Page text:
The Magic Created Just for You…Wisdom from Martha

magicEvery year, before I go to Londolozi, South Africa, for our annual Self Transformation Adventure Retreats (STARs), I expect magical things to happen. When I get there I always panic—Holy crap, I’ve promised something I can’t possibly create. Will the magical things arrive?

And every year, they do.

This year—whew!—was no exception. I watched our STARlings create magic for themselves, and I watched Africa embrace them, and it was awesome. But right now I’ll just tell you something that happened to me, me, ME, because as Nisargadatta Maharaj once half-joked, “God is doing all of this for me.”

Before leaving for Africa, I went to my favorite bird-watching store in San Luis Obispo and bought a fabulous hat. It was made in Canada, with straps both in front and behind (I challenge any of you to wear anything half so dorky).

Three weeks into my Africa stay, I was sitting with the Vartys, who run Londolozi, when master coach Michael Trotta said, “Do you know there’s a secret compartment in your hat?”

Sure enough, the crown of the hat has a false bottom, sealed with Velcro. Inside was a little plastic bag for storing things like money, or methamphetamines, or whatever (those bird watchers are CRAZY!). And inside the plastic bag was a small card. And on the card was a tiny photo of a man with an elephant. I read the card aloud to the Vartys, “Elephant trainer Michael Hackenberger of the Ontario Zoo had his Tilley hat snatched and eaten by an elephant. Three times.”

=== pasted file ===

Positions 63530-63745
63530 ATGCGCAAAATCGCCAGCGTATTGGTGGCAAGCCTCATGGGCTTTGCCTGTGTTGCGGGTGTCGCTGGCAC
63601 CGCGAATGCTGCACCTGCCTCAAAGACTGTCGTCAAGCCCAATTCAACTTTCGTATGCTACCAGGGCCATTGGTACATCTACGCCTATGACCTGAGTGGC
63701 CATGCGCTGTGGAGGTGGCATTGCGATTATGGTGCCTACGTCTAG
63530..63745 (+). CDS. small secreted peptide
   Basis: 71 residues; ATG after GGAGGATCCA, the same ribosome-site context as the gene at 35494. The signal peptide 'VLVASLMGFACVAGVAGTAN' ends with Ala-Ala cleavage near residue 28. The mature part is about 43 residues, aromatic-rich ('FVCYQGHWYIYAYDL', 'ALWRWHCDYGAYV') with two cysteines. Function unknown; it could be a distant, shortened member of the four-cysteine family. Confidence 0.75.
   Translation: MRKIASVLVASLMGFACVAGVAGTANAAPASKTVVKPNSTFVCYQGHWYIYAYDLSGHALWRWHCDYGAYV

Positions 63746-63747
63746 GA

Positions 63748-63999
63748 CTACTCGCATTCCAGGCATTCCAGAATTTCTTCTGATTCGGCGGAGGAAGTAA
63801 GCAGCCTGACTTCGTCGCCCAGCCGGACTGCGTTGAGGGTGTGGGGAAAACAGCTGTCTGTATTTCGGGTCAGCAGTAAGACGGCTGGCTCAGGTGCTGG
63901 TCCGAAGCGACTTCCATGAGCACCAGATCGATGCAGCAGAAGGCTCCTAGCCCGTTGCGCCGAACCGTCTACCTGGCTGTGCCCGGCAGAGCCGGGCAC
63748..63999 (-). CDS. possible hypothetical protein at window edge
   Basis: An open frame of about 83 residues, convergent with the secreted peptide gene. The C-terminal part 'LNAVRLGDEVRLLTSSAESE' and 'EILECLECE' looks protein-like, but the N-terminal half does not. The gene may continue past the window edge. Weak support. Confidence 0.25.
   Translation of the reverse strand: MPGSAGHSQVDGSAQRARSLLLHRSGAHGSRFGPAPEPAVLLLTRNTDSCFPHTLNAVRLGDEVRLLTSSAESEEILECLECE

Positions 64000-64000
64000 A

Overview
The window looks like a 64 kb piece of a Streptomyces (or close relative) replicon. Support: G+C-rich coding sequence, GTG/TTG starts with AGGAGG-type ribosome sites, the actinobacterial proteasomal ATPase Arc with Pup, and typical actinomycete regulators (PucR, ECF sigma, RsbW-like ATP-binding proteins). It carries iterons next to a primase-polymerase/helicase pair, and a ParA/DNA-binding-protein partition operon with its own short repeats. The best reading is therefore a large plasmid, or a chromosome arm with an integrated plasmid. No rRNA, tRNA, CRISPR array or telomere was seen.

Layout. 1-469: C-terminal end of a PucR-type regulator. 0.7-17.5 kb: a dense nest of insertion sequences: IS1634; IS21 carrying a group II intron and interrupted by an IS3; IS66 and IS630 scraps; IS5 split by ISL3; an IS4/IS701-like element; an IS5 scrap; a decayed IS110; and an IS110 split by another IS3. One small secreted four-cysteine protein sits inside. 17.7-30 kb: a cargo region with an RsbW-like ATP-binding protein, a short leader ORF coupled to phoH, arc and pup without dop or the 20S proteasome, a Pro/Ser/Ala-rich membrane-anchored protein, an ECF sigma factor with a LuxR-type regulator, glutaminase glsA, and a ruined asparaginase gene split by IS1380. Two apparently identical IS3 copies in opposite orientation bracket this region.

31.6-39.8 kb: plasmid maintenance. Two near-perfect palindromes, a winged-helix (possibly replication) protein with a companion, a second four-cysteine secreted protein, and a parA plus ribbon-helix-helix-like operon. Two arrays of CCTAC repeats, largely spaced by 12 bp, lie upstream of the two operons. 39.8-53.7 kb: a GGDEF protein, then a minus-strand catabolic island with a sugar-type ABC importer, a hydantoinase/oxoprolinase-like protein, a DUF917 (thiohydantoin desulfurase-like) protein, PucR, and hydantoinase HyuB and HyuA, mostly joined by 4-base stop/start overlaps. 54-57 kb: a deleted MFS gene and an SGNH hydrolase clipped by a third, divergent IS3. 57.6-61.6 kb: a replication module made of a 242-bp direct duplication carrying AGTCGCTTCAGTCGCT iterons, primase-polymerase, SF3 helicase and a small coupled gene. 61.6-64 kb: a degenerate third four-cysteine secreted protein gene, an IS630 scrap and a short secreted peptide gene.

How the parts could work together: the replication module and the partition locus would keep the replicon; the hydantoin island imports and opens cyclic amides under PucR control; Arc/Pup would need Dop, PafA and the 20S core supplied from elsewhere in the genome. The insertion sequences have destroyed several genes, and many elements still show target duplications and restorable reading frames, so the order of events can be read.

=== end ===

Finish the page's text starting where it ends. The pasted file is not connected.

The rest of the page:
“Oh,” said the Vartys. “Michael Hackenberger. Yes, we know him well. He sold us some tigers. His elephant came from this area.”

Are you getting this? I bought a hat in California that was made in Canada, and unknowingly carried a tiny photo of an elephant back to the precise location in Africa where that elephant was born. Then I discovered the photo at exactly the time and place I’d read it to the people who could tell me about this…coincidence?

Are you KIDDING?

This proves nothing, of course. It’s just one hell of a coincidence. To me, it’s the vast intelligence of the cosmos winking at the point of itself that is me, saying, “This world is far more magical than you realize—oh, and by the way, God is doing all of this for you.” If there’s one thing I re-learn every year at Londolozi, it’s that every one of us can say that, and we’ll always be right.

P.S. Are you feeling the call to magical adventure? Jump on the STAR interest list to stay in the loop about our 2016 trip!

Channeling Your Inner Hobo

So I’m on my yearly migration to Africa, where I go to molt, feed, and mingle with others of my species. Every time I make the trip, I’m so grateful and happy. And miserable. And terrified.

It’s not Africa that bothers me; it’s getting there.

I admire but don’t understand people who love travel for its own sake. I have enough trouble puttering around my house; flying to places with utterly different time zones just seems gratuitous.

Eckhart Tolle says that there are only three feeling states for people who live in the Now: acceptance, enjoyment, or enthusiasm. Enthusiasm, which means “filled with God,” kicks in when you’re doing what you love, with people you love, in places you love. Enjoyment is how you experience things that are, y’know, okay. Acceptance is the emergency go-to state for times when you’re not in your element.